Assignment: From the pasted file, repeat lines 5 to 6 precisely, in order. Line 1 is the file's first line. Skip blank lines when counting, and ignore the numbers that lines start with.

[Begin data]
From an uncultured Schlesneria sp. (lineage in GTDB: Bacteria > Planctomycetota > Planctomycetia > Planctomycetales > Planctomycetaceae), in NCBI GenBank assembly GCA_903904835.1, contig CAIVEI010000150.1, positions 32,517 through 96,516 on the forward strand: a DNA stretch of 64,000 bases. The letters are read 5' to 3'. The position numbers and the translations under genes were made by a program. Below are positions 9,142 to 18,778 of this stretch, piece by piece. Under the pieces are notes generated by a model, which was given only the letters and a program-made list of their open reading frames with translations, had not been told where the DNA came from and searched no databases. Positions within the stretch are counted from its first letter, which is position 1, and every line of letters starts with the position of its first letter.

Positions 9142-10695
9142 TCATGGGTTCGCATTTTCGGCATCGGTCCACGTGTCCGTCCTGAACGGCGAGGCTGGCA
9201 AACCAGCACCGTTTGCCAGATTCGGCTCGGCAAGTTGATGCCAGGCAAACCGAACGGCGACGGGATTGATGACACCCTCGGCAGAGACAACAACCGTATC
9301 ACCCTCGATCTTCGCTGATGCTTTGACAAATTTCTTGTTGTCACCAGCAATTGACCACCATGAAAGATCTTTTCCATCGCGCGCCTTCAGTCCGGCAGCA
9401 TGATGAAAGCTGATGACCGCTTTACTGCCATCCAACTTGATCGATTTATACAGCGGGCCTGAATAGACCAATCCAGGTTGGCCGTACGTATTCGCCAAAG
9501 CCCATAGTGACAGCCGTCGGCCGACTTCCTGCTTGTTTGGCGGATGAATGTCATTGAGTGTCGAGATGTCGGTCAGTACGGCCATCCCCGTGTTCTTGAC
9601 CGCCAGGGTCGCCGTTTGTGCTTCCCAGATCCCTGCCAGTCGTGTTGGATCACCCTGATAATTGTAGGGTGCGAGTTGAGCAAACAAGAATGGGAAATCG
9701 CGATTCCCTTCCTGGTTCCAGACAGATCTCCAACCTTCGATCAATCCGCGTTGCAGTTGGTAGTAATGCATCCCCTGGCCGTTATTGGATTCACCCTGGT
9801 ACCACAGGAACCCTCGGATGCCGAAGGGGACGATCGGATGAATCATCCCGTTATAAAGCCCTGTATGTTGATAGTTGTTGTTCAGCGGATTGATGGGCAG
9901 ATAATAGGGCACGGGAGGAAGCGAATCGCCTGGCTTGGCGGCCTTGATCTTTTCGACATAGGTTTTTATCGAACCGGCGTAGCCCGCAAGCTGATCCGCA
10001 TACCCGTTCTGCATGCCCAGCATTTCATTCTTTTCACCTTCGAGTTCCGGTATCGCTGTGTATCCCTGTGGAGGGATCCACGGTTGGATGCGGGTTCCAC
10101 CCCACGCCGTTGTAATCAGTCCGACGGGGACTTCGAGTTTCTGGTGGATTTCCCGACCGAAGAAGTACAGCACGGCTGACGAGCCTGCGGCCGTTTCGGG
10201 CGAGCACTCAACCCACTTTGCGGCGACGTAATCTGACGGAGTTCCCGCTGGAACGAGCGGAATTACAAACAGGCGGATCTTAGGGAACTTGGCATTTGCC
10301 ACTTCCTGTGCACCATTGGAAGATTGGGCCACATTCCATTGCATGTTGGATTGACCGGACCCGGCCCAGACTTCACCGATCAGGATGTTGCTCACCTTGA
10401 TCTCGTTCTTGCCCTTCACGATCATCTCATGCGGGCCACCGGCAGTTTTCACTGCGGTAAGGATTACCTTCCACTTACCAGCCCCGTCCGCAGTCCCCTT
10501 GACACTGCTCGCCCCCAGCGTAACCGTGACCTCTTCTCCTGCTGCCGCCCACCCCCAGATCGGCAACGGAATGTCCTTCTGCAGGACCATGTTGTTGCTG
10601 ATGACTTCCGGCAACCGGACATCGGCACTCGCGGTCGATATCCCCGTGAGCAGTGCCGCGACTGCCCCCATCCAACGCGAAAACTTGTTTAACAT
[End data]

9301 ACCCTCGATCTTCGCTGATGCTTTGACAAATTTCTTGTTGTCACCAGCAATTGACCACCATGAAAGATCTTTTCCATCGCGCGCCTTCAGTCCGGCAGCA
9401 TGATGAAAGCTGATGACCGCTTTACTGCCATCCAACTTGATCGATTTATACAGCGGGCCTGAATAGACCAATCCAGGTTGGCCGTACGTATTCGCCAAAG